Fant wore No.4 as a prep star at Warren Central High School in Bowling Green, Ky. and had no intentions of wearing No.44 when he arrived on the Hill for the 2011-12 season, but McDaniels insisted on his cousin wearing his legendary number. The 6-foot-6 Fant hasn’t let McDaniels down in his first 65 games sporting the jersey, scoring 758 points and tallying 418 rebounds while leading the Hilltoppers to two-straight Sun Belt Conference Tournament Championships.
“We love the big moment,” said McDaniels. “No.44 is full of points, rebounds and steals. George loves the big stage, and this game against Kansas is a huge stage.”
“He says it runs in the family and that every time there’s a big game he’s seen me step up,” said Fant. “I haven’t stepped up as much as he has but he says I’ve stepped up and hopefully I’ll do it again.”
McDaniels had a knack for saving his best performances for the biggest stage. During WKU’s run to the 1971 Final Four, McDaniels sparked the Hilltoppers to victories over a No.9 Jacksonville team that featured ABA/NBA Hall of Famer Artis Gilmore on its roster, No.8 Kentucky, No. 10 Ohio State and No.4 Kansas. He stills holds three of the top four scoring performances in WKU’s NCAA Tournament history, dropping 36 points on the Jayhawks, 35 on the Wildcats and 31 on the Buckeyes.
“I’ve seen all his film, against Artis Gilmore, against Kansas, all of them. He was unbelievable,” said Fant. “He was like (Kevin) Durant without the ball-handling skills. He could shoot from anywhere and more than likely it was good. His game was before his era. What he did was unbelievable.”
…When WKU learned its NCAA Tournament destination last Sunday, McDaniels shared the same message with Fant and the entire team.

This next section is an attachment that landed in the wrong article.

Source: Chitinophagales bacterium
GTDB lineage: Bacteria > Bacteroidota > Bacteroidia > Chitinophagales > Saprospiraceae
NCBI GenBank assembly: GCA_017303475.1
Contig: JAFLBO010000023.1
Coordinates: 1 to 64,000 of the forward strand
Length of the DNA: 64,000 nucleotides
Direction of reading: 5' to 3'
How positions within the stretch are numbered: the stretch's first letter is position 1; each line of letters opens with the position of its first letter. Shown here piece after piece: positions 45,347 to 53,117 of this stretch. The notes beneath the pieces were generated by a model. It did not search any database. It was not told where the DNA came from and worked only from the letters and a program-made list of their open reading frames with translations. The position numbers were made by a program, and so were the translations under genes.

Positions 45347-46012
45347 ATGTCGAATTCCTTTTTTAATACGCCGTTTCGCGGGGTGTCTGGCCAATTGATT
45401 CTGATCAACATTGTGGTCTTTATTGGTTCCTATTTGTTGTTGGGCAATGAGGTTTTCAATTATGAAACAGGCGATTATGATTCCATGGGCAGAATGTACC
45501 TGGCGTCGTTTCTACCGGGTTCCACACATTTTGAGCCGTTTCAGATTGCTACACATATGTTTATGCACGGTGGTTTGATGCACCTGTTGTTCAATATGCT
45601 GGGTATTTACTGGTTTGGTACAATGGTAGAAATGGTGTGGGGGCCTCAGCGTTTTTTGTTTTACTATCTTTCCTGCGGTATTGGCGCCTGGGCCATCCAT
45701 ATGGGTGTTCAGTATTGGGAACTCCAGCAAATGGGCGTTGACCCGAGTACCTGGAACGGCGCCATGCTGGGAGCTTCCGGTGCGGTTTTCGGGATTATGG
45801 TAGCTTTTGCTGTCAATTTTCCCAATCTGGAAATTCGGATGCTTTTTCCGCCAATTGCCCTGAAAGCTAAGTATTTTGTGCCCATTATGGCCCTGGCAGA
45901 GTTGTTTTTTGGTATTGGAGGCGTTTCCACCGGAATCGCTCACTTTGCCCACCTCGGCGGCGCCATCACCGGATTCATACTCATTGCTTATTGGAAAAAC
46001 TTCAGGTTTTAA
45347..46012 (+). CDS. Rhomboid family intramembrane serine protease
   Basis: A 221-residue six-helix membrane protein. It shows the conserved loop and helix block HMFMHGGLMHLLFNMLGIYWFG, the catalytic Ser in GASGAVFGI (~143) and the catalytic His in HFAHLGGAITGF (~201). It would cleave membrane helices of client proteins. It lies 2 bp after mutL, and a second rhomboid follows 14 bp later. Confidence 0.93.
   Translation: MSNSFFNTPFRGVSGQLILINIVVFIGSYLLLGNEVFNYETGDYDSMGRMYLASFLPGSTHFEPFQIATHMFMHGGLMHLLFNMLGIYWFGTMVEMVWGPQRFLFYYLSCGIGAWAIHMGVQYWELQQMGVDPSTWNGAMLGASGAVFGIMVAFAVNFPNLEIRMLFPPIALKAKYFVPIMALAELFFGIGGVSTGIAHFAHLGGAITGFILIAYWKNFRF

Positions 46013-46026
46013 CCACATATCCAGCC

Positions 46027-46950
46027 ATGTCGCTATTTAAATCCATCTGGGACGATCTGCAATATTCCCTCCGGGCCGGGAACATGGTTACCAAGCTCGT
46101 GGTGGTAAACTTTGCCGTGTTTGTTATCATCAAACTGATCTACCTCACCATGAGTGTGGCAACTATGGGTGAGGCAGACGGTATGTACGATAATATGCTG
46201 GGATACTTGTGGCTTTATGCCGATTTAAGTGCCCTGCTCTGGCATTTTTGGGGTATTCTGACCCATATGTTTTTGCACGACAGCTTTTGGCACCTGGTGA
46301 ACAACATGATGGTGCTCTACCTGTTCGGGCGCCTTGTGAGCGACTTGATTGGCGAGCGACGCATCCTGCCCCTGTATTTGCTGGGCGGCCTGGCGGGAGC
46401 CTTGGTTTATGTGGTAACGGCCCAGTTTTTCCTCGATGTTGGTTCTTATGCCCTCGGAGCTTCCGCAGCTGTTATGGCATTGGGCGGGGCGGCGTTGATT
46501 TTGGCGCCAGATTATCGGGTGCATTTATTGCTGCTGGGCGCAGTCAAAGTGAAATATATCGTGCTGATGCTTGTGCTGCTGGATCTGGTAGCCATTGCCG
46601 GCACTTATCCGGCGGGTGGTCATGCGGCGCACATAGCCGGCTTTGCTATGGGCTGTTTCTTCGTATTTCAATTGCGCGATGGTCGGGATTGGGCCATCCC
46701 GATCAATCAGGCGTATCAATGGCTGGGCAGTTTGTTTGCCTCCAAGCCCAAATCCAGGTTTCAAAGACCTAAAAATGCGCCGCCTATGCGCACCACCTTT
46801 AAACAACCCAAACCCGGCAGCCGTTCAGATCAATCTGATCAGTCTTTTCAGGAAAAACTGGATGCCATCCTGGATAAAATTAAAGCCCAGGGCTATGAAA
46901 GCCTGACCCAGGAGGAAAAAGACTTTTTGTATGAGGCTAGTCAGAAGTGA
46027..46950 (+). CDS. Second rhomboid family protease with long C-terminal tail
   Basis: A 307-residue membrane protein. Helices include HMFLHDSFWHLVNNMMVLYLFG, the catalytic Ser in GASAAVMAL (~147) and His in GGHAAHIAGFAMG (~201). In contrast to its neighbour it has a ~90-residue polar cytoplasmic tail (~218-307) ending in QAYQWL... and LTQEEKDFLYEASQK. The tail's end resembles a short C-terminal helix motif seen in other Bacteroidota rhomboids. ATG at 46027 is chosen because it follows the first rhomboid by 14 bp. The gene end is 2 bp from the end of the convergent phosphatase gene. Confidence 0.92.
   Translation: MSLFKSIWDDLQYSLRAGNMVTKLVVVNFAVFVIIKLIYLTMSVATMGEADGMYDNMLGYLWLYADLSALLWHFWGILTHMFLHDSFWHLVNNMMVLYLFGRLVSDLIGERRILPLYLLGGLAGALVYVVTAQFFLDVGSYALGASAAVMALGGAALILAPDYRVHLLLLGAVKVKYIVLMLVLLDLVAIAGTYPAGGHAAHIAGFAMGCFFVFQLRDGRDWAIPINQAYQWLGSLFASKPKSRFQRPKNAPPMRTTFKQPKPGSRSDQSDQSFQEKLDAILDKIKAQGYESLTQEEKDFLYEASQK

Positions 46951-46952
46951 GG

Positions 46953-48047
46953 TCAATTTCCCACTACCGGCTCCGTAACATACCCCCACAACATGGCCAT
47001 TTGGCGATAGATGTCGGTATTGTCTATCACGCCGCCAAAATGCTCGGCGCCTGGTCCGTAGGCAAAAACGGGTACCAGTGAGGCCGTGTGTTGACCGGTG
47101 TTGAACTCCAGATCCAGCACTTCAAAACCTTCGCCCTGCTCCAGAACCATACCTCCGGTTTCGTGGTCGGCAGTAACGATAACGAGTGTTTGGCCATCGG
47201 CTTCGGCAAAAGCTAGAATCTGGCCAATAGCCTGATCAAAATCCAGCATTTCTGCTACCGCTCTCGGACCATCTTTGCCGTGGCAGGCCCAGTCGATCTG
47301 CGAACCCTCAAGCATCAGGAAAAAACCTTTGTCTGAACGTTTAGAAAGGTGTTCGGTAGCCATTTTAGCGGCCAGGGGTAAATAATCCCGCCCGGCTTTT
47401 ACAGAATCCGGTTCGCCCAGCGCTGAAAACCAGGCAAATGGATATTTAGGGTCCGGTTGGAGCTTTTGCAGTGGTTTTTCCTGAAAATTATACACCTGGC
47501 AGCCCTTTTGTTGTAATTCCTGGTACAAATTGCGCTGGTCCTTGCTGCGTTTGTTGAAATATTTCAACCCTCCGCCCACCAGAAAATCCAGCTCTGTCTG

“Believe. You’ve got to believe.”
Fant believes and now he and the Hilltoppers are ready to accomplish what McDaniels’ team did 42 years ago.
“Kansas is a very good team but I’m ecstatic about what we’ve done as a team,” said Fant. “I don’t want to stop at a conference ring. I want to see how far we can build off that ring.”
If they pull off the biggest upset in NCAA Tournament history, by beating the top-seeded Jayhawks (29-5), Price might cut down the nets again and wear it around his neck for the rest of his life.
“I respect everyone but I fear no one,” said Price, who averages a team-best 15.3 points. “I’m going to play my hardest and do what I do best. It’s just like last year when we played against Kentucky. I wasn’t afraid of those guys. I wanted to show them that I belong on the court with them. That’s what my plan is against Kansas. I belong on the court with them as well.”
…At 6 feet 4 and 208 pounds, Price can muscle his way into the paint as well as shoot with range. This year, he was second on the team in free throws (77 of 110) and tops in 3-pointers (79 of 218).
“With my body, I can get inside,” the 2013 Sun Belt tournament MVP said. “Everybody know how big Kentucky was, but I was still able to get inside and was still able to finish. That gave me confidence. If I could do it against them, I can do it against anybody.”
Price and fellow WKU sophomore George Fant were All-Sun Belt selections. While he enjoyed a good season, the guard fought through injuries. Price sprained his right ankle and his right MCL, causing him to miss three games in December.
Townsend maintained friendships with several Topper players and coaches, including Keady and then-assistant coach Clem Haskins. The lessons learned from relationship with Keady were especially helpful to his own coaching career, he said.
"Toughness," Townsend said. "Everything was about being tougher than everyone else not only mentally but physically and emotionally you just had to be tougher than everybody. He kind of had a football mentality toward the game."
Now those attributes are some of the main reasons Kansas is a national title contender. The Jayhawks lead Division I in defensive field goal shooting, holding opponents to a 36 percent clip from the floor.
"Defensively we’ve led the country in defensive field goal percentage six of the last nine years I’ve been here," Townsend said. "We’ve always been Top 10. That was a philosophy from Coach Keady I’ve always believed in is defense and rebounding wins games for you."